11 Décembre : séminaire Dominique Ferrandon

Séminaire de Dominique Ferrandon du CNRS Strasbourg, le 11 décembre 2014 à 10h45 en visio-conférence depuis le labo RIME de Montpellier

Study of resilience, a second dimension of host defense, in intestinal infections of the genetic model organism Drosophila melanogaster

KZ Lee1, M Lestradet1, S Liegeois1, S Limmer1, WM. Yamba1, C Keime2, Y Schwab2, and D Ferrandon1

1 Equipe FRM; UPR9022 du CNRS; University of Strasbourg Institute for Advanced Study
2 IGBMC, CNRS/INSERM/University of Strasbourg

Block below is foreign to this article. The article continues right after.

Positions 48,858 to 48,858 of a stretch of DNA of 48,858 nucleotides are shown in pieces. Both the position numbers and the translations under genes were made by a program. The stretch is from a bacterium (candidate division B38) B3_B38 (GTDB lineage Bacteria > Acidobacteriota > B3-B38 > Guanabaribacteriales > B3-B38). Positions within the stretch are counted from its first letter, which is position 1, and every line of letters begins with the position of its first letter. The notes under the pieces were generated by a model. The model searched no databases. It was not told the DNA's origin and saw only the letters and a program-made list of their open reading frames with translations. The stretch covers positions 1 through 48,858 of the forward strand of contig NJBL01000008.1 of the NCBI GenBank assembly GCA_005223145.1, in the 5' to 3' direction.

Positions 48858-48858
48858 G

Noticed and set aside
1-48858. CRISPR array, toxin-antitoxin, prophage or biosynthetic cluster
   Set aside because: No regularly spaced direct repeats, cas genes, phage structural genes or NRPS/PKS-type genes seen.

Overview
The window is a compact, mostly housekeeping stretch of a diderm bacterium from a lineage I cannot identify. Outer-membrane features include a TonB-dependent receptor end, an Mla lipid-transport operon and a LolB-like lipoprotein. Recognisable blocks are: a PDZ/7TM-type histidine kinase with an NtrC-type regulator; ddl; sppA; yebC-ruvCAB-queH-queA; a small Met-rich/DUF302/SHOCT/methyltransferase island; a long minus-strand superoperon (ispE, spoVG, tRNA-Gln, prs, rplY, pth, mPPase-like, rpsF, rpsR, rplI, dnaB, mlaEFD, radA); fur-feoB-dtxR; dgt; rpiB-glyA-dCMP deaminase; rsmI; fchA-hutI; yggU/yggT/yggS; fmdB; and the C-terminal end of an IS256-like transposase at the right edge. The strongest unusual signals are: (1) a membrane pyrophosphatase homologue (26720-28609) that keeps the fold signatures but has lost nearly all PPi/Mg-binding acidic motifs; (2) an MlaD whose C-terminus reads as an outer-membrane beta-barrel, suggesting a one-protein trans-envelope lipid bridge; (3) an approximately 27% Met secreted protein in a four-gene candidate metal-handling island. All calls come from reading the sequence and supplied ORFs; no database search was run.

Host defense is not limited to immunity and encompasses the ability to endure and repair damages and to handle toxins and toxicants. After a general introduction on the Drosophila model and the notion of resilience to infections, I will describe the existence in the flyintestine of a common response to Serratia marcescens hemolysin, a pore-forming toxin, and to xenobiotics such as caffeine, soft or heavy metals, or a strong oxidant. Exposure of enterocytes to hemolysin leads to the rapid formation of megamitochondria and a subsequent controlled extrusion of the cytoplasm along with damaged organelles, which may constitute a novel repair mechanism. This results in a thin intestinal epithelium that recovers its original shape in a few hours. The recovery process requires CyclinJ, an evolutionary conserved cyclin of hitherto unknown function. Finally, a primary exposure to toxin or xenobiotics induces cross-protection against a further hemolysin challenge, thus evoking a hormetic response, which can be elicited by ectopically expressing what else, CyclinJ-dependent gene. Thus, CyclinJ plays a central role in this novel resilience mechanism that defends the intestine against infections or intoxications

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